Skin | Allergy & Immunology | Mrsa (Disease)
MRSA means methicillin-resistant Staphylococcus aureus bacteria. The majority of MRSA infections are classified as CA-MRSA (community acquired) or HA-MRSA (hospital- or health-care-acquired).
The majority of CA-MRSA starts as skin infections; HA-MRSA can begin an infection of the skin, a wound (often a surgical site), or a location where medical devices are placed (catheters, IV lines, or other devices).
Cellulitis, abscess, or draining pus is often one of the first signs and symptoms of MRSA infections.
Causes and Risk factors
But staph can be a problem if it manages to get into the body, often through a cut. Once there, it can cause an infection. Usually, these are minor and dont need special treatment. Less often, staph can cause serious problems like infected wounds or pneumonia.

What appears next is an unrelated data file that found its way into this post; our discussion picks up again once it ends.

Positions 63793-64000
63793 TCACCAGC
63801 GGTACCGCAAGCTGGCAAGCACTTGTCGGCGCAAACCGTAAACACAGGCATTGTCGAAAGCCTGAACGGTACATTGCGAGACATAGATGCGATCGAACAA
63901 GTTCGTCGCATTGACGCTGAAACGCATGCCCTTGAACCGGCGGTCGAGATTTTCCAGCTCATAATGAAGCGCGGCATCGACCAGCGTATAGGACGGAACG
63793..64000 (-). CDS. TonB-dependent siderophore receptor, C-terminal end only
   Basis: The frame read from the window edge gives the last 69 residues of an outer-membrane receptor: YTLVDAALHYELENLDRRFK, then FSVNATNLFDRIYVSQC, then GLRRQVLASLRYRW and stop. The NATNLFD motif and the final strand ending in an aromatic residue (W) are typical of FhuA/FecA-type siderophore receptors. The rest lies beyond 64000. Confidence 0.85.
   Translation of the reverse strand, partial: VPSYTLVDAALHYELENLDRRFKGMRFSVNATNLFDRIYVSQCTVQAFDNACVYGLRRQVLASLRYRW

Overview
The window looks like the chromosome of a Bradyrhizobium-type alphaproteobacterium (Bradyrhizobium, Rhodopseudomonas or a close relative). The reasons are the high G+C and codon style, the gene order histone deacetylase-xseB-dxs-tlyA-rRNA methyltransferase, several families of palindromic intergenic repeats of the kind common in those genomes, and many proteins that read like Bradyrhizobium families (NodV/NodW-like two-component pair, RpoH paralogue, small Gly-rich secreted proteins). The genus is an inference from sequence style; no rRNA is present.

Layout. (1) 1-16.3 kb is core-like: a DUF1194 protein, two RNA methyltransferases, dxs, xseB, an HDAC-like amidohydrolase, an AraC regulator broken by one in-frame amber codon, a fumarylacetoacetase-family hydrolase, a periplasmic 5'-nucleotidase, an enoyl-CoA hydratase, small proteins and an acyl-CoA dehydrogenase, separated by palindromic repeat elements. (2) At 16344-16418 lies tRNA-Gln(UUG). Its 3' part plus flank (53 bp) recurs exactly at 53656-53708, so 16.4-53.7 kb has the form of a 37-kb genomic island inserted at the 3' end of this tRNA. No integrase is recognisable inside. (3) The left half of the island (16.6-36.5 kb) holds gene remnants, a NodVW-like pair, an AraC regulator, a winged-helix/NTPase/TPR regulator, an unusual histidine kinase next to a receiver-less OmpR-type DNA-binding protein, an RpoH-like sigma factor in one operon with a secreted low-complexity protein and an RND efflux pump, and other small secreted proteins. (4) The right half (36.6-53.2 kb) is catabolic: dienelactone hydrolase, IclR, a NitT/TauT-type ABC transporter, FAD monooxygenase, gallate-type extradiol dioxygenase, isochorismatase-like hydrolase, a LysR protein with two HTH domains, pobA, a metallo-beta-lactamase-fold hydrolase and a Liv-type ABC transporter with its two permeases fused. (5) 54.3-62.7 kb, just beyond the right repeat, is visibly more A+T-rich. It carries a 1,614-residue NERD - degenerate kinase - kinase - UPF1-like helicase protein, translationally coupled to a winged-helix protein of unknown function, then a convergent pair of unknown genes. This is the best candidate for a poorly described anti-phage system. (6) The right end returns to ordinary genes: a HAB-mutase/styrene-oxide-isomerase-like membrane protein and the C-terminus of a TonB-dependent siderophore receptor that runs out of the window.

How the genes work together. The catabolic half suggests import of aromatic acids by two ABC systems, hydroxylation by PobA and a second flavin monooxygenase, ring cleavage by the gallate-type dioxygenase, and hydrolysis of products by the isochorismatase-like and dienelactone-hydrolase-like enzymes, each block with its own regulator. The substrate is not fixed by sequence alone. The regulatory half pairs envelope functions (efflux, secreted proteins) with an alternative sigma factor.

MRSA infections are transmitted from person to person by direct contact with the skin, clothing, or area (for example, sink, bench, bed, and utensil) that had recent physical contact with a MRSA-infected person.
Diagnosis and Treatment
Most MRSA infections are diagnosed by culture and antibiotic sensitivity testing of Staphylococcus aureus bacteria isolated from an infected site; a PCR test is also available.
Currently, MRSA bacteria are almost always found to be resistant to multiple antibiotics. All isolated MRSA strains need to have antibiotic susceptibility determined to choose the correct or appropriate antibiotic therapy.
Treatment of HA-MRSA frequently involves the use of vancomycin, often in combination with other antibiotics given by IV; CA-MRSA can often be treated on an outpatient basis with specific oral or topical antibiotics, but some serious CA-MRSA infections (for example, pneumonia) often require appropriate antibiotics by IV. ...